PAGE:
What would it be like to leave work at the end of the day with everything you need to make a healthy dinner?
Employees of Our Lady of the Lake Regional Medical Center will find out this month when the hospital’s Farm to Work program officially kicks off. For 10 weeks, participants will bring home a box of seasonal produce grown and harvested by Ponchatoula farmer Eric Morrow, a longtime Red Stick Farmers Market vendor. Almost 400 employees signed up earlier this spring for a successful Farm to Work pilot program, and the hospital is expecting a big increase this fall, says organizer Judy Deshotels, the director of mission formation at OLOL.
“It’s an extension of the farm-to-table idea, but in this case, farm to work.” Deshotels says. “We wanted to make fresh produce available to our team members and encourage better eating.”
Our Lady of the Lake had already launched its own workplace garden, and with help from the Big River Economic and Agricultural Development Alliance, has also hosted onsite farmers markets. Deshotels says the Farm to Work program’s produce-filled boxes are a convenient way for employees to eat well, and surveys from the pilot program showed employees have embraced the idea. “They also said they were cooking more and eating more servings of fruits and vegetables,” she says.
The new venture functions similarly to a Community Supported Agriculture program or CSA, in which consumers purchase “shares” in a particular farm and, in return, they bring home several weeks’ worth of seasonal harvest. While such programs have been slow to take root in Louisiana, they offer advantages to both the farmer, who has a committed audience, and the consumer, who gets a steady source of seasonal fare.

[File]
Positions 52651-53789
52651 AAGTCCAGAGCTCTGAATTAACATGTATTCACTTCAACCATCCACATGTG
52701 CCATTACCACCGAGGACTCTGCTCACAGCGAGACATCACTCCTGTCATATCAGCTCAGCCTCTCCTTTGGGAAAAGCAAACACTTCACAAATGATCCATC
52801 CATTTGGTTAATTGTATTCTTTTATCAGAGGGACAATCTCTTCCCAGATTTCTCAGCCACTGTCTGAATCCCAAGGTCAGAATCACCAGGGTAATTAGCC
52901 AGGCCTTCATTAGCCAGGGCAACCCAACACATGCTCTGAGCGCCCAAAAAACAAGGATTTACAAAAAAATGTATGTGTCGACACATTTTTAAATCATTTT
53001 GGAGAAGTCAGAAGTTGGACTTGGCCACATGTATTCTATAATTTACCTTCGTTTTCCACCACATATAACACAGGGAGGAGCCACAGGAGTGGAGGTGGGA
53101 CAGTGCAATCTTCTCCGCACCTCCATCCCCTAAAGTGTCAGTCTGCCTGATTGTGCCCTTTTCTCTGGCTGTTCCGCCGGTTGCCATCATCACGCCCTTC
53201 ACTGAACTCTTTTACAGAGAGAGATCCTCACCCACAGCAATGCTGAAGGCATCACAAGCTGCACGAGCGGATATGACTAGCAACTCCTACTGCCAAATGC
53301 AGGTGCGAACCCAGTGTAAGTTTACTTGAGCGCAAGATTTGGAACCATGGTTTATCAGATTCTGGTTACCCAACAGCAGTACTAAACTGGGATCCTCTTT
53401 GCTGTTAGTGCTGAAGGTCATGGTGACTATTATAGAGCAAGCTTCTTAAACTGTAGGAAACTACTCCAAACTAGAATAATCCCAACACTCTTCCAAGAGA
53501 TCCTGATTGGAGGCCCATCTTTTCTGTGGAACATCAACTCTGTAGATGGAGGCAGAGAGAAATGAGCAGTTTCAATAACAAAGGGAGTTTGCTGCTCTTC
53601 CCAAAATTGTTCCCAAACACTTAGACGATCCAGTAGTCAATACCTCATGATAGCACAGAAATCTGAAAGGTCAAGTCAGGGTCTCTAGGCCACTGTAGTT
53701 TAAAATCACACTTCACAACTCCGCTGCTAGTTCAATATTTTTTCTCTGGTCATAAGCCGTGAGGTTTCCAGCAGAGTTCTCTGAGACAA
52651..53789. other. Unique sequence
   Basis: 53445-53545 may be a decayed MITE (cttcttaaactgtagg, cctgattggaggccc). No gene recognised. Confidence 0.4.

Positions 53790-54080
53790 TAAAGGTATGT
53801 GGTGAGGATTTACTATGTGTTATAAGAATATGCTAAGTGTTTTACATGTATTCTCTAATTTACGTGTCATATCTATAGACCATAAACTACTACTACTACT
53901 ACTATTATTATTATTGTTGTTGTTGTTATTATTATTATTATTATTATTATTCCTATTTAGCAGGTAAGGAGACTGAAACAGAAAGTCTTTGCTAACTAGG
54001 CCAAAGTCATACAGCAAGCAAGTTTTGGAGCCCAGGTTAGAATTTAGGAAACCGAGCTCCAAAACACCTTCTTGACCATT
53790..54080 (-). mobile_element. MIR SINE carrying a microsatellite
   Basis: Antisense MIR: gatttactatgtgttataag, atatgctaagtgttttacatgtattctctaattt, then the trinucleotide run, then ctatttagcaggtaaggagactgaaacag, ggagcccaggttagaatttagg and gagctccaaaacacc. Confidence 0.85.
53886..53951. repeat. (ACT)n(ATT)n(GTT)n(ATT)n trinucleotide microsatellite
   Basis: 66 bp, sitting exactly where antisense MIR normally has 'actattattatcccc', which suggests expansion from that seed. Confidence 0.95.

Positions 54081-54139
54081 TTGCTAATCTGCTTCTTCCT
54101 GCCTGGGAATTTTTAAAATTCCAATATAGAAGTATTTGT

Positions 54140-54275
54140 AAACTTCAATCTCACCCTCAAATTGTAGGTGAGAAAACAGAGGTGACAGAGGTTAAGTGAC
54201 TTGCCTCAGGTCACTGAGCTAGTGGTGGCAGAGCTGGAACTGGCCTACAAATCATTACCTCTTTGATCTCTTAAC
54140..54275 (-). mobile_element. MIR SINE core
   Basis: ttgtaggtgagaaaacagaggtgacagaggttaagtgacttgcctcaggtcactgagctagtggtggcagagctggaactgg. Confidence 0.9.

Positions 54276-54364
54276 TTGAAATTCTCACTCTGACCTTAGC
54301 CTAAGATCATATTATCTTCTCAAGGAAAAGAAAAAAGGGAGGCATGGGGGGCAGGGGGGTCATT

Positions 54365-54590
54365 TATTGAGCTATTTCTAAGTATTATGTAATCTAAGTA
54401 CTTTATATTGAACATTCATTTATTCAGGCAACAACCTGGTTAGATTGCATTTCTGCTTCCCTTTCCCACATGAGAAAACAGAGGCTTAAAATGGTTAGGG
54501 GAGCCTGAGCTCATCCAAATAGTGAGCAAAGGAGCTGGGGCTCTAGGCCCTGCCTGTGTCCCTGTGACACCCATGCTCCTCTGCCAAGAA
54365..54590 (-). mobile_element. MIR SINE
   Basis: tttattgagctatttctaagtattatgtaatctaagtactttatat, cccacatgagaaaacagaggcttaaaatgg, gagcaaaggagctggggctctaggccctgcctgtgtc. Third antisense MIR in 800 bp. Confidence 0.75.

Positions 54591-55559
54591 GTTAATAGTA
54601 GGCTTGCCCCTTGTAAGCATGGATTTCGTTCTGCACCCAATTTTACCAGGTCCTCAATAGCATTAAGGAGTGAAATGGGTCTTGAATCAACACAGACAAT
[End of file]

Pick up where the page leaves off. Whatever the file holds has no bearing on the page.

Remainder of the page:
But unlike most other CSAs, the OLOL Farm the Work program functions within an institution, enabling large numbers of people there to take advantage of local food and allowing a farmer to significantly grow this aspect of his or her business.
The program is being conducted with help from BREADA.
“Each box is an education piece on what’s grown locally,” says BREADA Executive Director Copper Alvarez. “We’re excited about this project. It could be a real jumping off point for other institutions.”
Morrow will deliver boxes to eight different locations within the Our Lady of the Lake hospital system. He grows a wide variety of crops on more than 60 acres of land and routinely sells his produce at the Thursday and Saturday farmers markets.
“October is one of our best harvest months in Louisiana because you’re getting second crops of summer produce and the beginning of fall crops,” says Morrow. “We should have a lot of variety.”
Morrow says participants can expect tomatoes, summer squash, eggplant, snap beans and peas as well as later crops like broccoli, turnips, carrots and beets. He’ll also provide citrus and shiitake mushrooms from partner farms.
Alvarez says the program makes it easier for busy hospital employees to stay healthy. “This is great for someone who works shifts,” she says.
The cost of the program is about $25 per box. Deshotels says the hospital allows employees to pay up front or have the fee deducted from their paychecks. The program also features subsidies for lower income employees.